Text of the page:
And Martin Robins, director emeritus of the Alan M. Voorhees Transportation Center at Rutgers University, said toll costs in the New York/New Jersey region pay for far more than the bridges operated by both the Port Authority and MTA. He said Weinberg’s claim is "probably true."
"The Port Authority not only supports (those toll bridges) but the PATH system and the Port Authority bus system," Robins said. "It wraps them up all in one package and supports that system. The MTA is similar. They support the New York City subway and bus system."
Rod Diridon, executive director of the Mineta Transportation Institute in San Jose, Calif., also noted tolls in this region of the country are higher "primarily because of the vitality of industry and the consequential cost of living."
"In the heartland, our industries, our businesses have not been so robust as on the coasts," Diridon added. "As a consequence, the cost of everyting is less in the central part of the nation. The cost of tolls is less and the cost of construction is less as well."
Weinberg said recently about the George Washington Bridge, "We pay among the highest tolls in the nation for the privilege of crossing that bridge."
The highest bridge toll in the region belongs to the MTA-operated Verrazano-Narrows Bridge, at $15, but the George Washington span and three others are close behind, at $13. Major toll bridges elsewhere in the country aren’t even close, save for the 17-mile Chesapeake Bay Bridge Tunnel, whose $13 toll will jump to $15 on Jan. 1.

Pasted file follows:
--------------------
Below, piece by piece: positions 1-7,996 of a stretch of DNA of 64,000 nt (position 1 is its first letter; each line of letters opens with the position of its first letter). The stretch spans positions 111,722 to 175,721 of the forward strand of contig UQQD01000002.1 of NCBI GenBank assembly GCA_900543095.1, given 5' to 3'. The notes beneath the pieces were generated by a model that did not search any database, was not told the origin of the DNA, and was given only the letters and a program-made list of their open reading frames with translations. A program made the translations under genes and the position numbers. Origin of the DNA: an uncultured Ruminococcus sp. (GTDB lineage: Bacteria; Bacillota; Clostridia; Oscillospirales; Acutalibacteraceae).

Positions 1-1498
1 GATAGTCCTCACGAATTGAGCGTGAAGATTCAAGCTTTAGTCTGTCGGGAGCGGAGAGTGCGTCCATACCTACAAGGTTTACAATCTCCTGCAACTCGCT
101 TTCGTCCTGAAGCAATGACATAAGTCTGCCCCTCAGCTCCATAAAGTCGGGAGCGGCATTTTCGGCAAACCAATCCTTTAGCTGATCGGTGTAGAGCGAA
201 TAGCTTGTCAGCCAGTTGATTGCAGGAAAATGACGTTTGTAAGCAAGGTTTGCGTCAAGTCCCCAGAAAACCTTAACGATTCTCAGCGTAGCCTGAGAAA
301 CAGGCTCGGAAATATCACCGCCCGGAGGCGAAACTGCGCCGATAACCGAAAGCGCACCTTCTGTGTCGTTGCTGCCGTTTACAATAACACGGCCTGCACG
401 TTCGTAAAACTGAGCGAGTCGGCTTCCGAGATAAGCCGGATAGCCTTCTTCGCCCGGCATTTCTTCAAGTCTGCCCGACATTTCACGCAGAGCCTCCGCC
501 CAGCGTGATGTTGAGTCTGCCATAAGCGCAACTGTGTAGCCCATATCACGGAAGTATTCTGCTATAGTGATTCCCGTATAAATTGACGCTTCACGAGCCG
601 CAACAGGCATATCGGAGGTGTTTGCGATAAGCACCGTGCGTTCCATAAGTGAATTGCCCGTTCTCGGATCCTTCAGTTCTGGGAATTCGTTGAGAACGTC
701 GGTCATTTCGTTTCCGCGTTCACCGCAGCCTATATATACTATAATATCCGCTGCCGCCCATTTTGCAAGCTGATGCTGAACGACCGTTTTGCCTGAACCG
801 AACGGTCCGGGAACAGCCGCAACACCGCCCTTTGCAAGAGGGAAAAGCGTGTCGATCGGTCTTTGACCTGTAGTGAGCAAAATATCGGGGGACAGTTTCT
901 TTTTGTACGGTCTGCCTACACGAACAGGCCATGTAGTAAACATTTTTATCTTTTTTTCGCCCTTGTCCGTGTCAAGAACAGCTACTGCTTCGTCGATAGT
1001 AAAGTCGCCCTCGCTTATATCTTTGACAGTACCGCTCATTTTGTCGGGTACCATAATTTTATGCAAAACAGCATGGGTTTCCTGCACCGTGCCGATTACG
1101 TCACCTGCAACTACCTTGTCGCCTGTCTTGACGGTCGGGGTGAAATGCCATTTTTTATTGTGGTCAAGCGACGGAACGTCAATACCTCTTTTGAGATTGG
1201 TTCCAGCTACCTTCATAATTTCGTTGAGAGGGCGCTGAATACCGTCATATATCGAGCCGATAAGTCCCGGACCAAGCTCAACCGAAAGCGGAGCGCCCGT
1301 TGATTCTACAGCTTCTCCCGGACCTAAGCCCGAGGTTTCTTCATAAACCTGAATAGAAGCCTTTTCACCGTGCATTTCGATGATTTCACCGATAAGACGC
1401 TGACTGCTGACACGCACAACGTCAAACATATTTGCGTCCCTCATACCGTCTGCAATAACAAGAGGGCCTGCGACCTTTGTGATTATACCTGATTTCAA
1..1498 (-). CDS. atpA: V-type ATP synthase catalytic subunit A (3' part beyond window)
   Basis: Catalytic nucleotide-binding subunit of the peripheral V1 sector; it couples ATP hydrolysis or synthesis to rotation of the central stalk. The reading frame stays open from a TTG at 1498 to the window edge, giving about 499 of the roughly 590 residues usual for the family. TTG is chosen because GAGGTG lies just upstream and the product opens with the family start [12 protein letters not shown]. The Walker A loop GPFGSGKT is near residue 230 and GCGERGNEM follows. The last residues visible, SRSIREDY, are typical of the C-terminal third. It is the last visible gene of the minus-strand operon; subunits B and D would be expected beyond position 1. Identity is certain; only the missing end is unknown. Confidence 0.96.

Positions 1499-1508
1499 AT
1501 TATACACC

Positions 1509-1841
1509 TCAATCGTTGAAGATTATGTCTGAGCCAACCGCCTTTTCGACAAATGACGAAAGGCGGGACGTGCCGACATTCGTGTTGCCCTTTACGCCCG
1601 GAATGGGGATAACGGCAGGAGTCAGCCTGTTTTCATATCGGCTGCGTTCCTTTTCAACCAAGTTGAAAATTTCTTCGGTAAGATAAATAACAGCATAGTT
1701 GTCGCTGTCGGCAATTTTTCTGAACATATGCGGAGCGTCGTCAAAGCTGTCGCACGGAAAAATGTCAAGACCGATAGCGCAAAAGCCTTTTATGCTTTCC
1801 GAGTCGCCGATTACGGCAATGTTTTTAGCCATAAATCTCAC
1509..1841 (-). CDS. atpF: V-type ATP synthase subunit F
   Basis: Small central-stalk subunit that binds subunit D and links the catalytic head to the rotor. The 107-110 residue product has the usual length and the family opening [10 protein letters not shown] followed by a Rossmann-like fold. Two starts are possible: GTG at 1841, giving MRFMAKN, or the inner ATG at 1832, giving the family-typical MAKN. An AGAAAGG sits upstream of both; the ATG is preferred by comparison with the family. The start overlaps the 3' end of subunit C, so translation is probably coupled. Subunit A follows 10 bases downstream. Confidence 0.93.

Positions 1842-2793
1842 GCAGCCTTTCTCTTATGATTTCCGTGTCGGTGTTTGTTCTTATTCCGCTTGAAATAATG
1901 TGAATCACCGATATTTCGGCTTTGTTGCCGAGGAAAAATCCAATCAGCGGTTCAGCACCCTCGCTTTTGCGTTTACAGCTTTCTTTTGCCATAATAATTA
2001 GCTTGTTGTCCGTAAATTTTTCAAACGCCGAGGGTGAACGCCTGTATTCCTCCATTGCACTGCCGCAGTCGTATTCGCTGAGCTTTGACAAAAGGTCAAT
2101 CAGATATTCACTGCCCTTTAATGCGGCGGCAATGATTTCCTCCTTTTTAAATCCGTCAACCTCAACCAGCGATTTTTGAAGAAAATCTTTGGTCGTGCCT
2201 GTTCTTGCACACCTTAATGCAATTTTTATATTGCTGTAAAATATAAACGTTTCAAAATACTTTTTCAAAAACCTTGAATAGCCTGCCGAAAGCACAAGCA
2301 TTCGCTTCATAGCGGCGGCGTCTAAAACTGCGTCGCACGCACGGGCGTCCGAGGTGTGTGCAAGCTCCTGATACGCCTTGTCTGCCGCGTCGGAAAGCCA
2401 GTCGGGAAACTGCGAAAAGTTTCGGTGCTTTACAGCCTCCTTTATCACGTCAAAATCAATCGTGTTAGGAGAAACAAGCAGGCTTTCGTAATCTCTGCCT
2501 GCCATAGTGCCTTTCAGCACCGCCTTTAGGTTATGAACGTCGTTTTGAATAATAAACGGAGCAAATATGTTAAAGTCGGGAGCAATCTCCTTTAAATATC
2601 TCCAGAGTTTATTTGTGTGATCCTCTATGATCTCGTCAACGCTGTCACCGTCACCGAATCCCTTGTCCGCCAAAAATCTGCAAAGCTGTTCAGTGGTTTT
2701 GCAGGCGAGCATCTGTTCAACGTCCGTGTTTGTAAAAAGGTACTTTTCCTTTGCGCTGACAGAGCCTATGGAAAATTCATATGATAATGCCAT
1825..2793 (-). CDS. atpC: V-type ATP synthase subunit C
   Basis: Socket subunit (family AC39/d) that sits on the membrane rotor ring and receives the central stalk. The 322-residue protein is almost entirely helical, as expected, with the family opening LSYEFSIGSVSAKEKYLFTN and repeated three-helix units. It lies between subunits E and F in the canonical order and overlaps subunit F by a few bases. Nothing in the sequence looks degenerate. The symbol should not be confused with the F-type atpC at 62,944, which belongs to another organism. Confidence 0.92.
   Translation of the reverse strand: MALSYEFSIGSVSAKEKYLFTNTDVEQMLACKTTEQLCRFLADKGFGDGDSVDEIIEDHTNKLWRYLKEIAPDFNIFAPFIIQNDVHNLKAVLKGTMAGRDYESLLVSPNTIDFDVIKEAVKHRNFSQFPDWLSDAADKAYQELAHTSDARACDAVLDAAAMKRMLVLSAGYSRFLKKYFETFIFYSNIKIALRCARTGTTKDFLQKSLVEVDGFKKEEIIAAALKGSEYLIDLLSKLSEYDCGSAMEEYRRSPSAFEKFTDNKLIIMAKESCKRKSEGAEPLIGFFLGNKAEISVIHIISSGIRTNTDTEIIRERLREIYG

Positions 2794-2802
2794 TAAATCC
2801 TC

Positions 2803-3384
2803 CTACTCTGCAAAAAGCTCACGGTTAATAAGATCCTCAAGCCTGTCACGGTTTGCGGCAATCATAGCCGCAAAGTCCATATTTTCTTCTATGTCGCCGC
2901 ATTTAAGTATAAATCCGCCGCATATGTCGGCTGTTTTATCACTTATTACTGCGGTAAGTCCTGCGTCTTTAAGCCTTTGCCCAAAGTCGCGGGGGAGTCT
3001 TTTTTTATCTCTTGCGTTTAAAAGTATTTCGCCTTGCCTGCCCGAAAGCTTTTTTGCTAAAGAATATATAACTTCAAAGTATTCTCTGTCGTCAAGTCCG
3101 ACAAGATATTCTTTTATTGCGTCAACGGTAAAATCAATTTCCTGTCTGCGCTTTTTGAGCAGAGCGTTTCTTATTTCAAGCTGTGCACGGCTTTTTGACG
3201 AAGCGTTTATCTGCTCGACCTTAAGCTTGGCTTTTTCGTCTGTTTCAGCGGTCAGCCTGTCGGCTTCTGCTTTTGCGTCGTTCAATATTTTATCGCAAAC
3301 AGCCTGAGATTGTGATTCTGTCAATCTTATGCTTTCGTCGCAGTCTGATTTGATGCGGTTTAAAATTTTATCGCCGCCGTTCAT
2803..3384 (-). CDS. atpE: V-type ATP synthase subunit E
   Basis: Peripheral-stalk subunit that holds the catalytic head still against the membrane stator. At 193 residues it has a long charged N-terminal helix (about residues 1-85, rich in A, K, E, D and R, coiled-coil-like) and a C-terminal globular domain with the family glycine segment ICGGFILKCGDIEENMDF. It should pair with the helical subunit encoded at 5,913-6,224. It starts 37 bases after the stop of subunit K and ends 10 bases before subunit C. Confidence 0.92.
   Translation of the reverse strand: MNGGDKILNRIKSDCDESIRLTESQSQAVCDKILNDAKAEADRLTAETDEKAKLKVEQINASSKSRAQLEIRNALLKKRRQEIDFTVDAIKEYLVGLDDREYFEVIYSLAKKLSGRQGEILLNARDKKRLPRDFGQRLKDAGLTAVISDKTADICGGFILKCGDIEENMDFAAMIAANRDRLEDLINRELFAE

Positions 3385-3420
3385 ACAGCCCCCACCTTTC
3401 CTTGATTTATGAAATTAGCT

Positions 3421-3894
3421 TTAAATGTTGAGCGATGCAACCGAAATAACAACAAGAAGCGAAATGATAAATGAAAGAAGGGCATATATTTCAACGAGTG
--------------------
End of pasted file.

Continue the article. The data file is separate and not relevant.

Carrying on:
Experts we spoke with cite varying factors for why the George Washington Bridge’s toll costs what it does, but the bottom line is that Weinberg’s assessment about where the cost ranks nationwide is accurate. We rate her claim True.
To comment on this story, go to NJ.com.
John Gambling radio show interview with New Jersey Sen. Loretta Weinberg, Nov. 14, 2013, accessed Nov. 21, 2013
Phone interview with Sen. Loretta Weinberg, Nov. 21, 2013
Phone interview with Rod Diridon, executive director, Mineta Transportation Institute, Dec. 4, 2013
Email and phone interviews with Martin Robins, director emeritus, Alan M. Voorhees Transportation Center, Rutgers University, Dec. 2-3, 2013
Port Authority of New York and New Jersey Bridges & Tunnels website, accessed Dec. 3, 2013
Metropolitan Transportation Authority Bridges and Tunnels website, accessed Dec. 4, 2013
International Bridge, Tunnels and Turnpike Association website, accessed Dec. 4, 2013
Chesapeake Bay Bridge Tunnel website, accessed Dec. 4, 2013
Golden Gate Bridge website, accessed Dec. 4, 2013
Mackinac Bridge website, accessed Dec. 4, 2013
Florida's Turnpike Enterprise website, accessed Dec. 5, 2013
Phone interview with Robert Paaswell, distinguished professor of Civil Engineering, City College of New York, Dec. 5, 2013
E-mail interviews with Bob Cramer, spokesman, International Bridge, Tunnel and Turnpike Association, Dec. 4-5, 2013
Read About Our Process
In a world of wild talk and fake news, help us stand up for the facts.